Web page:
Traditional property rights and biopiracy
by Nigel Poole.
For many centuries, the medicinal value of the leaves and seeds of neem (Azadirachta indica) has been known in India, its country of origin. Neem products have valuable medicinal properties and many traditional uses as medicines, pesticides, insect repellents, fertiliser, diabetic food, soaps, toothpaste and contraceptives.
Recently there has been much research to investigate and prove these properties. Neem products are also commercially important. The neem industry in India, and in other countries where neem has been introduced, has focused particularly on producing pesticides that do not damage the environment.
It is not surprising that there should be large-scale commercial interest in neem. Since the 1950s, many patents have been taken out for neem products in the US, Japan and in European countries, covering a range of products from toothpaste to contraceptives.
In 1994, a US firm and the US Department of Agriculture were jointly granted a patent for a fungicide made from neem oil. This ruling brought considerable opposition from NGOs and environmental organisations opposing biopiracy. A petition against this patent was made arguing that:
- biological resources are a common heritage and should not be patented
- a patent would prevent local communities (who have used the product for centuries) from continuing to use neem
- the patent might block economic development in developing countries.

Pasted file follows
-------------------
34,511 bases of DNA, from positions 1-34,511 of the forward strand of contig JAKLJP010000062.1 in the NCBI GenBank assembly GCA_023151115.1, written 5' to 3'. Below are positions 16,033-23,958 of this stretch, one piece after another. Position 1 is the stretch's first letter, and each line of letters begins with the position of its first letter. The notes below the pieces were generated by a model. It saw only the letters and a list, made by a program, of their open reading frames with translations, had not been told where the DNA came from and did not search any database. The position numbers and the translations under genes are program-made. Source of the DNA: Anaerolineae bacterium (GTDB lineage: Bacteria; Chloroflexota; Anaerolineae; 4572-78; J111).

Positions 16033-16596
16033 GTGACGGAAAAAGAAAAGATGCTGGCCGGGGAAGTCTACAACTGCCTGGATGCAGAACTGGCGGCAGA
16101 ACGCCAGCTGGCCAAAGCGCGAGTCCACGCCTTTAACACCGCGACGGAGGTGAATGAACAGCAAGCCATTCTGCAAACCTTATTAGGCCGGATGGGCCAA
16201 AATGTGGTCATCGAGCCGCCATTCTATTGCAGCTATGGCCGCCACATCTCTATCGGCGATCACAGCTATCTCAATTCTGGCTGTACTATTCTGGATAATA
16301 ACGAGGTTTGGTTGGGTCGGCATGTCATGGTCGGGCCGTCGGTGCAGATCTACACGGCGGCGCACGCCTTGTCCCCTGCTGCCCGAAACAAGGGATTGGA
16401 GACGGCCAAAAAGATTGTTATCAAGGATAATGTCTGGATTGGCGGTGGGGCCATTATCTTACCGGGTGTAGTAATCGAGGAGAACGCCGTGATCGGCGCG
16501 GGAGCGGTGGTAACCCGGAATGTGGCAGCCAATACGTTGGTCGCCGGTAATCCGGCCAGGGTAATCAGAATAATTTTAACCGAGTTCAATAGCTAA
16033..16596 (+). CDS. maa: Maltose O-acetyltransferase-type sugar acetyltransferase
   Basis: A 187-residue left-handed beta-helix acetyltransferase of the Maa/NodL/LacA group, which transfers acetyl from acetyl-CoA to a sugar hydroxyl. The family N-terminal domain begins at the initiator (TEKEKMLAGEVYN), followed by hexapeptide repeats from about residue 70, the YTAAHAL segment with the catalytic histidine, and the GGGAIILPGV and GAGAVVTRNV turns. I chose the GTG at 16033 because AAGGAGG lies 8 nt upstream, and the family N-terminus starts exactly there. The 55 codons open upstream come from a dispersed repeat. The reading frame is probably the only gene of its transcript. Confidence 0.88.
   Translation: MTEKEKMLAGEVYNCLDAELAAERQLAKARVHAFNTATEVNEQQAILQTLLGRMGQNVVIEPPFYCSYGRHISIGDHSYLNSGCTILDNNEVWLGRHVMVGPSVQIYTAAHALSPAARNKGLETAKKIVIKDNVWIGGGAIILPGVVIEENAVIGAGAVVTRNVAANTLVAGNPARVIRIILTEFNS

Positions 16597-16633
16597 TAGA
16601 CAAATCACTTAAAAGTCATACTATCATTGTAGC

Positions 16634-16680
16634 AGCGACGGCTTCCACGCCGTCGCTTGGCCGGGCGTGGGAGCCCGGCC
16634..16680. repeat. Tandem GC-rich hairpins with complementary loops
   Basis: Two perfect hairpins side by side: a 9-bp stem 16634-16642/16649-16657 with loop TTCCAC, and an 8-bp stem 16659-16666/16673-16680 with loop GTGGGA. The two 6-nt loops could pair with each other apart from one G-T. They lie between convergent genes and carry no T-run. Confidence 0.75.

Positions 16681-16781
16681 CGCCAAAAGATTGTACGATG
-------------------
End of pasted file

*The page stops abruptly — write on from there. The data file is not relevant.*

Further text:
The European Patent Office agreed to withdraw the patent in May 2000 arguing that nothing has been invented, and that the knowledge and use of neem had been widespread in India and other places for many decades. Support from India was vital in overturning the patent. Indian laws to prevent biopiracy are now likely to be strengthened.
What is the issue?
Biopiracy is now a topic of much concern, with neem as just one example. The World Trade Organisation still allows for the ‘ownership’ or patenting of genetic materials unless, as with neem, it can be proved that the development of a product is not new because it is traditional knowledge.
What can be done?
At stake are the rights of people in poor countries, particularly traditional users of indigenous plant and animal products, to continue to use those materials. For example, the right of farmers to save their own seed without paying royalties to seed companies.
What can be done if outsiders threaten the livelihoods of communities who traditionally use a product about to be patented? At community level, documenting the traditional knowledge of plant products by local people has many benefits. This may include the protection of traditional users against false claims about so-called ‘new’ products, processes and uses.
Secondly, new laws need to be made to provide adequate protection for traditional resource use by poor people. Local advocacy organisations such as India’s Research Foundation for Science, Technology and Ecology, have been important in protecting traditional knowledge from commercial exploitation. There are international organisations at work such as the UN World Intellectual Property Organization.
Biodiversity is a matter of life and death for plants and animals. Biopiracy may or may not harm biological diversity, but it will certainly harm the prospects of the fair and equal sharing of the benefits from using natural products. In certain cases, biopiracy may mean life or death for local communities.
Nigel Poole is a lecturer in agricultural economics at Imperial College at Wye, Ashford, Kent, TN25 5AH, UK.
Information for this article came from Down To Earth: Vol 9, No 2, p13 (2000).